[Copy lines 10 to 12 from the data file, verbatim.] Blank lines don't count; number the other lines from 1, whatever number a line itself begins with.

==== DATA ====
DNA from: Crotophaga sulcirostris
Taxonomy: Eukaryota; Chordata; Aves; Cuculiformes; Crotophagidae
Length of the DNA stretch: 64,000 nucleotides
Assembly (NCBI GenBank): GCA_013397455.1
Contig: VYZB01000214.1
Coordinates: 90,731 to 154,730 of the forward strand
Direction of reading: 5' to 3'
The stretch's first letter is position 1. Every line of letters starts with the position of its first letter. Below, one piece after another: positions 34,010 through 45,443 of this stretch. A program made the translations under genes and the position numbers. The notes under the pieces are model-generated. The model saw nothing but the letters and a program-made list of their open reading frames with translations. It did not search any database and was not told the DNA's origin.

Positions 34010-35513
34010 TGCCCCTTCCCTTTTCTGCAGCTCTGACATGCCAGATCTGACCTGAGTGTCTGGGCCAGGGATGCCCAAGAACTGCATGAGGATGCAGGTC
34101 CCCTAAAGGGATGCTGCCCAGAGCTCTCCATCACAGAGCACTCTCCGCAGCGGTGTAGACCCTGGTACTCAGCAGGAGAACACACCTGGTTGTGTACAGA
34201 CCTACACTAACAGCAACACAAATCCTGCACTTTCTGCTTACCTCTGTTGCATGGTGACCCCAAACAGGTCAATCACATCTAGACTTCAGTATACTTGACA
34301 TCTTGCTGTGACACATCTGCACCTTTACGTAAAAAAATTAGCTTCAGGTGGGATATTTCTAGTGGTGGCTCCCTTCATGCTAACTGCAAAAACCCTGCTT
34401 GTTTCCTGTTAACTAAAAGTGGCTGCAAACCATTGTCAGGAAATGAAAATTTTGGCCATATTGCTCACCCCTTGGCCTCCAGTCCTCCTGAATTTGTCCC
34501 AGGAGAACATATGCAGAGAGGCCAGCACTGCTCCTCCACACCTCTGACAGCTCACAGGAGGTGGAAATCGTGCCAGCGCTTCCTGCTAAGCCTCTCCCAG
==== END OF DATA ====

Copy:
34010 TGCCCCTTCCCTTTTCTGCAGCTCTGACATGCCAGATCTGACCTGAGTGTCTGGGCCAGGGATGCCCAAGAACTGCATGAGGATGCAGGTC
34101 CCCTAAAGGGATGCTGCCCAGAGCTCTCCATCACAGAGCACTCTCCGCAGCGGTGTAGACCCTGGTACTCAGCAGGAGAACACACCTGGTTGTGTACAGA
34201 CCTACACTAACAGCAACACAAATCCTGCACTTTCTGCTTACCTCTGTTGCATGGTGACCCCAAACAGGTCAATCACATCTAGACTTCAGTATACTTGACA